“It will be an artificially managed meta-population,” says Jhala, who notes the approach could even extend across continents. “We hope to manage the Indian population in such a way that we can exchange individuals with Namibia and South Africa for years to come.”
Because while the project team was certainly happy to see the September arrival—the first cheetahs to touch paw to the Indian savannah in 70 years— “the ultimate success of the project is having a viable population that remains genetically vibrant for posterity.”
Building on a Roaring Success
Cheetahs aren’t the only big cat to receive a resurgence plan in India. Tigers were also once a common sight, with some 58,000 roaming the country’s vast forests. But by 1972, their numbers had shrunk to just 1,827. The government responded with an ambitious project to establish ranger-protected havens within national parks, but by 2014 India’s tiger census showed the population had increased by only about 400 animals, prompting many to dub the effort a failure.
So in 2010, the Project Tiger team partnered with global conservation giant WWF and 12 other “tiger range countries” to launch the TX2 program, a push to double the number of wild tigers by 2022, the next Chinese Year of the Tiger. With sponsors supplying more funding—more than INR3.4 billion by 2017—project leaders deployed a new high-tech system to monitor tiger habitats more accurately. The outcome? A roaring success, according to the Indian government, which counted 2,967 wild tigers in the last census.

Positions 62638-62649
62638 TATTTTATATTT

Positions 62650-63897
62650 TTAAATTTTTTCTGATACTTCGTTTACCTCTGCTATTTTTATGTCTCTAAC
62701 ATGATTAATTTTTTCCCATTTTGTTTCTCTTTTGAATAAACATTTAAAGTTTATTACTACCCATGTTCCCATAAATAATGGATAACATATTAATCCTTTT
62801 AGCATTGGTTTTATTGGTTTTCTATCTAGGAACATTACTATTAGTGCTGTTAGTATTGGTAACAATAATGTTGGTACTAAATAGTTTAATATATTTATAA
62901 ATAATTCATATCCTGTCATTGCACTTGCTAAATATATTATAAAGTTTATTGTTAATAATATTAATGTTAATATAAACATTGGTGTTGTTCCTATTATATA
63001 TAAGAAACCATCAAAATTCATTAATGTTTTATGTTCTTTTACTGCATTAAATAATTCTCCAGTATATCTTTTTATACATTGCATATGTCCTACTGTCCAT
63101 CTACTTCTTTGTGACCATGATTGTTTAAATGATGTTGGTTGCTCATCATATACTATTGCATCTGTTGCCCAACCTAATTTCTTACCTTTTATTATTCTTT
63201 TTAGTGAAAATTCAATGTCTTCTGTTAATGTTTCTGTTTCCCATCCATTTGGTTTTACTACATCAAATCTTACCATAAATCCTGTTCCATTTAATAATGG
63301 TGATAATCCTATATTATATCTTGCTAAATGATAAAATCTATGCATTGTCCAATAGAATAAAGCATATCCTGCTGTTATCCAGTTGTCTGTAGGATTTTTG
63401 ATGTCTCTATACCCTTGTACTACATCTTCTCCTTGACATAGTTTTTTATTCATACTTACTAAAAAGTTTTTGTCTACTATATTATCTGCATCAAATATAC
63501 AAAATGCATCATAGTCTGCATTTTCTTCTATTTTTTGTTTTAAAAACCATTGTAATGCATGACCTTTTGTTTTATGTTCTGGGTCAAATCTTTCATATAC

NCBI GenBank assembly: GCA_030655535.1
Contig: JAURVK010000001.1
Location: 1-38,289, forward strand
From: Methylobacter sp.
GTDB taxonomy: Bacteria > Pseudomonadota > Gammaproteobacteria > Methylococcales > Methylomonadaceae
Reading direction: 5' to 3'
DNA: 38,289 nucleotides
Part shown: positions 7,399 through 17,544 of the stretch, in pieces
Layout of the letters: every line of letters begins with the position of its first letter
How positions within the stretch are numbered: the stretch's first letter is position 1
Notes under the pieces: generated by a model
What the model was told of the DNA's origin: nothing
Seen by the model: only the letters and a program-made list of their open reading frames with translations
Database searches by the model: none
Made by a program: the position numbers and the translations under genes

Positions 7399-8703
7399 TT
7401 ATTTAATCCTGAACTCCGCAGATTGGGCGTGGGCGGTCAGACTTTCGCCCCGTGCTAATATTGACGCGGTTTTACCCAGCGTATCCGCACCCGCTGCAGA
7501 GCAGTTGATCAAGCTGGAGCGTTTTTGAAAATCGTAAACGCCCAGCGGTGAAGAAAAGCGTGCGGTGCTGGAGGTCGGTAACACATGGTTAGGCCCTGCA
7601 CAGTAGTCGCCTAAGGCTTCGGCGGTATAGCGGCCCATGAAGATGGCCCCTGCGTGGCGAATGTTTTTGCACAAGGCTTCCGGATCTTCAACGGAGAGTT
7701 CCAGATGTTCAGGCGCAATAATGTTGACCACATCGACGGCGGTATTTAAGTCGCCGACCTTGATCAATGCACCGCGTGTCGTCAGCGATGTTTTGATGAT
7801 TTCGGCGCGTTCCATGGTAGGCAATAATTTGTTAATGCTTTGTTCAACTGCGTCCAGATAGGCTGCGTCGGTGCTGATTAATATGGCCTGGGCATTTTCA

Those lessons learned are now being applied to Project Cheetah, with experts from the tiger initiative pulled in to help build out an extensive planning process and documentation. “Rarely can all the aspects of these guidelines be met in real-life situations, yet the action plan for the introduction of the cheetah in India addresses each of these in a pragmatic and scientific manner,” says Dr. S. P. Yadav of the National Tiger Conservation Authority.
Project Tiger landed at number 38 on PMI’s inaugural list of the Most Influential Projects, which celebrated PMI’s 50th anniversary by highlighting game-changing initiatives from 1969 to 2019. Watch the video and check out our update.